What is a Recording Engineer?
A recording engineer is an expert in respect of everything to do with audio. Their main role is to prepare and operate recording equipment for themselves or a client. They are also responsible for producing and adapting music until it sounds perfect (which can be very subjective).
This job draws on many disciplines including electric engineering, psychoacoustics and music theory.
Recording engineers have to be very knowledgeable across a wide variety of music equipment, both analogue, digital and numerous audio editing software programs and DAW.
They usually use technology such as digital recorders, mixing boards, preamps, compressors, mics, listening equipment and various software packages. The role requires them to find the delicate balance between science and art and understand an artist’s requirements and then communicate the artists‘ ideas and vision into a finished song or professional master recording.
It’s not an easy journey to take when thinking about becoming a recording engineer, but hard work, dedication and making a name for yourself should go a long way to eventually getting paid clientele and a successful career.
Although many roles in the field do not require you to have a traditional education, Universities and accredited institutions around the world offer degrees for sound recordings, such as a degree in audio production.
The University of Miami was the first university in the US to offer a four-year bachelors degree in sound and engineering technology. dBs Music in London, The University of Birmingham and Berklee College of Music also offer highly rated degrees in Music Engineering or Music Production with a strong emphasis on audio technology.
There are also many online courses and masterclasses to help you gain some key skills needed for becoming a recording engineer. Practising how to use music software will also be a huge advantage – nothing beats hands-on work experience in our view.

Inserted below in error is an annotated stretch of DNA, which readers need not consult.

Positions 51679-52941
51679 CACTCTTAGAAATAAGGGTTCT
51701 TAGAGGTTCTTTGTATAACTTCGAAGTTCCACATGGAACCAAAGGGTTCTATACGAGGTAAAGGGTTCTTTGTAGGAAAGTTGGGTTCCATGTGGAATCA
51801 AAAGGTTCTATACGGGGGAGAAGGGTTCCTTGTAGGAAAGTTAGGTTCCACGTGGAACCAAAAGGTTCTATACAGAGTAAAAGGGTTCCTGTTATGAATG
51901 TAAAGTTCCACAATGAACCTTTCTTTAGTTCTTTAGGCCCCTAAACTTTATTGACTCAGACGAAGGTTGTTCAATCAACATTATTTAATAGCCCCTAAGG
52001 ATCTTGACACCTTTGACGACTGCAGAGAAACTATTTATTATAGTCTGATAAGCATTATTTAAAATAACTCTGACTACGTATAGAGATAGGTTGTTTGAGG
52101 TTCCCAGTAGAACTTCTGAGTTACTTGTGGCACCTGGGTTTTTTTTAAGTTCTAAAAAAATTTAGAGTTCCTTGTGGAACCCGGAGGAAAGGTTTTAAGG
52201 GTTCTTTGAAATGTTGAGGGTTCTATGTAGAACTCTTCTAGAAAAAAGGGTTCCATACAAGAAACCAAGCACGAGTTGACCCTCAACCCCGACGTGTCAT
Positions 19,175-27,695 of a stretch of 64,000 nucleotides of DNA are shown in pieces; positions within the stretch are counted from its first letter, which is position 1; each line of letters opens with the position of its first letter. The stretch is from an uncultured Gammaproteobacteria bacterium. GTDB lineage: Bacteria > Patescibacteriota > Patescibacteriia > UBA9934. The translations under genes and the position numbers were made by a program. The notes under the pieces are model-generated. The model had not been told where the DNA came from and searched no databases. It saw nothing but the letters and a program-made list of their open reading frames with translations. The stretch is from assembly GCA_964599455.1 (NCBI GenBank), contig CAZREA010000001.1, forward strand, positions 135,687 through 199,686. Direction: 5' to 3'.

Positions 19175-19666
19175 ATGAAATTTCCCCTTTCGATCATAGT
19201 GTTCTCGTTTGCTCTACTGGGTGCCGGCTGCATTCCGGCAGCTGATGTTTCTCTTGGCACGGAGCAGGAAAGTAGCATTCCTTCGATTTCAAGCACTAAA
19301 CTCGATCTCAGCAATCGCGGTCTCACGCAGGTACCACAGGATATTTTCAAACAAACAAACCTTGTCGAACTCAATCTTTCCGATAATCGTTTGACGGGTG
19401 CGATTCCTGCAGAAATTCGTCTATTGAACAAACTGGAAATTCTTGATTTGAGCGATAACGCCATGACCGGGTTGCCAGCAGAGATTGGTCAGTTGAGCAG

Experience plays a big part in the sound recording field and being mentored by existing professionals in the field can have a great impact on your career. Taking out work experience in a local recording studio or larger studios in a nearby city could also boost your career as an audio engineer.
Famed recording engineers such as Bob Ludwig, Dave Pensado, and Andrew Scheps are also good musicians as well, so it helps to have an overcall background in music and songwriting.
Mastering at least one instrument and being very knowledgeable about the entire process of recording music and the music industry will be of great value and use when looking for jobs and working for clients.
Even going to a local club or bar that has live music could be helpful. Take notes of how these recording engineers use soundboards to achieve the desired effect, adjust acoustic levels and interact with the people around them. Network and make friends in that community and people will generally be happy to give you good free advice and maybe some work exp.
Within the studio, main and assistant engineers carry out a wide range of duties i.e. noise level testing, audio post-editing, acoustical design and sound control. Depending on the artist’s project, a recording engineer will perform tasks on a scale of levels, from microphone placement to the more complex aspects of sound waves and sound wave integration.
Another important part of work as a recording engineer is the process of translating analogue to digital sound and harmonizing sounds to visual media. In the studio, the engineer may also be in charge of editing, mixing and mastering as well as recording sound. Recording engineers should also be familiar with the layout and installation of equipment for audio recording.
Although they should be educated in the overall process of recording, typically a recording engineer will specialise in only one or two steps in the overall process of recording sound. The steps involved in the production of a recording are as follows: recording, editing, mixing and mastering.
Few jobs in the music industry are actually advertised.
Much of the recruitment for job roles such as a recording engineer is done by word of mouth. This is one of the reasons why many recording engineers decide to become self-employed freelancers.
Although the process of becoming a freelance engineer may seem scary at first, it could provide many benefits compared to working full time in a studio. Flexibility in terms of working times and the choice of your clients are probably the biggest advantages, plus you decide what to charge, rather than the studio take a big cut.